“And I think that's more relatable to life rather than just when you win all the time. I did a lot of winning, but when things are really important, sometimes it's good to fail, for things not to go your way because it will probably happen for the rest of your life.
“You have to learn how to respond and come back from that and handle it the right way and just get back to work. At the time, I remember how devastated I was, but looking back it probably was a positive thing long term.”
Bennett wound up collecting two more Individual Finals titles, at 160 and 171 pounds, to end his high school career and then was named Mr. Wrestler, receiving the award given to the top senior wrestler by the state coaches association.
“I wasn't even thinking that I might get that,” he said. “There are so many great high school wrestlers that come out every year, and thinking about the guys I wrestled … to be singled out as the one chosen for that award was pretty special.”
After graduation, Bennett took his talents to Mount Pleasant. He could’ve gone anywhere to wrestle, but found the right fit at CMU.
“I knew I wanted to wrestle in college, and it was close to home, which I liked,” Bennett said. “I didn't feel like I had to go across the country to have an opportunity to accomplish my goals. I felt like I could stay here and do that.”
Bennett is the only four-time All-American in CMU history and one of three Chippewas to have earned four individual Mid-American Conference titles.
Bennett twice earned the Chick Sherwood Award as CMU’s most valuable wrestler and was named the MAC Wrestler of the Year in 2012. He also had earned the MAC Freshman of the Year Award in 2010.
Bennett ranks sixth in CMU history with 121 career victories, and his career win percentage of .834 is fourth all-time. In 2013, he finished 31-2 for a .939 win percentage, the second-best in program history. He also won a school-record 30 consecutive matches during that season and finished a personal-best fourth at the national tournament.
“At the time I was disappointed with how my career went, because I was never a national champion,” Bennett said. “But I think looking back on it, I have a lot more appreciation for what I did.
“As a coach, I realize how hard it is to have success at the college level, and every year you see great wrestlers not make the podium. Sometimes I’m shocked when certain guys don’t place, and it makes me appreciate how hard it is to be a four-time All-American, let alone place one time or multiple times.”
The transition to the coaching side was a difficult process for Bennett, but he knew he wanted to mentor other wrestlers the way his former coaches did with him.
“You put so much into the sport and you realize how much time other people invested and how important it was for me to do well, and so I guess for me it was a hard transition to make,” Bennett said. “You’re so competitive and so focused on yourself, but then being able to help these guys improve, get better and hopefully accomplish their goals was something I was looking forward to doing.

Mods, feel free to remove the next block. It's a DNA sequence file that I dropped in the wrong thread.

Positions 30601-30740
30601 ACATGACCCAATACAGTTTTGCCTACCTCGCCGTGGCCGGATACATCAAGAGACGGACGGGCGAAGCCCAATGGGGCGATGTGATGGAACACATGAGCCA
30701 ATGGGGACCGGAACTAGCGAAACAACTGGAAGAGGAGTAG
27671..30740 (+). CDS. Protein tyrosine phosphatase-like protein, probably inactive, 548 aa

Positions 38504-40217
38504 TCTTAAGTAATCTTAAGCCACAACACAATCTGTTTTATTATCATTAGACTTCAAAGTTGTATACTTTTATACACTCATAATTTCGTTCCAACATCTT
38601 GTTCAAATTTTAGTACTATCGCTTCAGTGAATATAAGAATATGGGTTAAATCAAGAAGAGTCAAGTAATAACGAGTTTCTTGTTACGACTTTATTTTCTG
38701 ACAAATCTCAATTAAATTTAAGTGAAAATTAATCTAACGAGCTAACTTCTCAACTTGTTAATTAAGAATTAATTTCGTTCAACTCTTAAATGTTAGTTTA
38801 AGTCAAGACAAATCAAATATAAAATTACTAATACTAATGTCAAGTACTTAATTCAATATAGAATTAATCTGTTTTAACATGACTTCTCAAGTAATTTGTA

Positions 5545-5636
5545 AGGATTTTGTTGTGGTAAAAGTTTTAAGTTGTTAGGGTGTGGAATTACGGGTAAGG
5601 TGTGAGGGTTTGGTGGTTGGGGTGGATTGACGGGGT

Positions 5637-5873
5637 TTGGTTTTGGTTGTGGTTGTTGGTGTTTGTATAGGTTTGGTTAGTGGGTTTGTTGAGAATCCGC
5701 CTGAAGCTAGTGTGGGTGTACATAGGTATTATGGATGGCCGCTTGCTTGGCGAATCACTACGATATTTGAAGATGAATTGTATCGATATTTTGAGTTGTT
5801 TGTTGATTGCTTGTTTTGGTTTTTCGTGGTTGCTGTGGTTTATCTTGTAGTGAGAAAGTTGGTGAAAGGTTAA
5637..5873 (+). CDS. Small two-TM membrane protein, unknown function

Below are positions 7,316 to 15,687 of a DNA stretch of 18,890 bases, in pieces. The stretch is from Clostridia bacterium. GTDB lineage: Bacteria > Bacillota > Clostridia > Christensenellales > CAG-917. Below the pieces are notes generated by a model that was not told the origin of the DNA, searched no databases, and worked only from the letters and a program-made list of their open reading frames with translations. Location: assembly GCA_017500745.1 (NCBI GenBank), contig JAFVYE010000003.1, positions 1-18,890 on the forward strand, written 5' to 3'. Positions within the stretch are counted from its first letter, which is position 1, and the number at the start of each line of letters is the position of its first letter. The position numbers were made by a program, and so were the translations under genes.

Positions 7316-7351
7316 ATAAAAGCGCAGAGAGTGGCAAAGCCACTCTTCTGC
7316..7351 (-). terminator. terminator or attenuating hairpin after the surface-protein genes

“I had so many people help me do that, and then I was able to be in their shoes and give back to these guys.”
Coaching has kept him involved in a sport he loves.
“And I get to continue to learn and grow and develop in different areas, not just wrestling-wise,” he said. “I get to meet a lot of great people through wrestling and coaching. The guys who come through our program are pretty awesome people.
“I’m pretty fortunate, and I've really enjoyed the coaching side of it, being in the wrestling room with these guys. Getting them ready for a match and going over things after a match. There is a lot that goes into it, but I really enjoy it.”
The love of wrestling for Bennett began at 6 years old, when he was coached by his uncle Tom Bennett – a former Division III All-American – and dad Doug.
“My uncle did a ton for me wrestling-wise, and my dad was the conditioning and discipline-type guy,” Bennett said. “Together it was a good mix. For as long as I can remember, I was always in really good shape. I loved wrestling right away.”
Bennett admits that he probably missed out on a lot when he was younger because he was determined to be the best and his life revolved around wrestling and training.
“It can be a tough way to live, but at the time that's what I wanted to do so that's what I did,” Bennett said. “When I was little my dad always told me that I'm not going to take you across the country to these tournaments if we are not training to win the tournament, not going to fill out the brackets, so my whole life the goal was always to be a champion.
“Going into high school my goal was to be a four-time state champion. I wanted to win the senior nationals, the junior nationals, and I won all those things. Going into college, in my mind, the next step was to be a national champion, and I don't think you realize how hard it really is, and I don't think I realized how hard it was to be an All-American.”
Bennett was promoted to CMU associate head coach last June after spending nine seasons as an assistant. He said the biggest difference with his new position is on the administrative side.
“I do a lot of scheduling and budgeting, things I didn’t do as much before in my years as an assistant coach,” he said. “I’ve taken the reins on some of these things, and it’s good for me to learn.”
Bennett is content with his current role at CMU and continuing to evolve as a coach under Borrelli. However, he hopes to one day take that next step as the head coach of a collegiate program.
“That’s my ultimate goal with coaching,” he said. “When that will happen, I don’t know. I guess I’m not in a hurry. When it happens, it will happen. I’m just trying to learn as much as I can right now.
“Coach Borrelli is an unbelievable coach, leader, mentor and role model, so I’m trying to learn as much as I can from him and soak up as much as I can from him until I get an opportunity somewhere to be a head coach. Right now I'm happy with where I'm at, and when that time comes, it will come.”
Bennett, 33, is engaged to former Chippewas field hockey player Erica Garwood. The couple has been dating for seven years and will get married next month.
“We’re excited, and I’m sure life will really change when we start having kids,” Bennett said. “But it’s good right now. We both went to school here, and she has a good job at an elementary school in town. We enjoy it up here.”
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PHOTOS (Top) Rockford’s Ben Bennett stands atop the podium at the 2008 Individual Finals, and now with fiancé Erica Garwood. (Middle) Bennett wrestles Clarkston’s Adam Lauzun for the Division 1 title at 171 pounds that season. (Current photo courtesy of Ben Bennett; 2008 photos from MHSAA Archives.)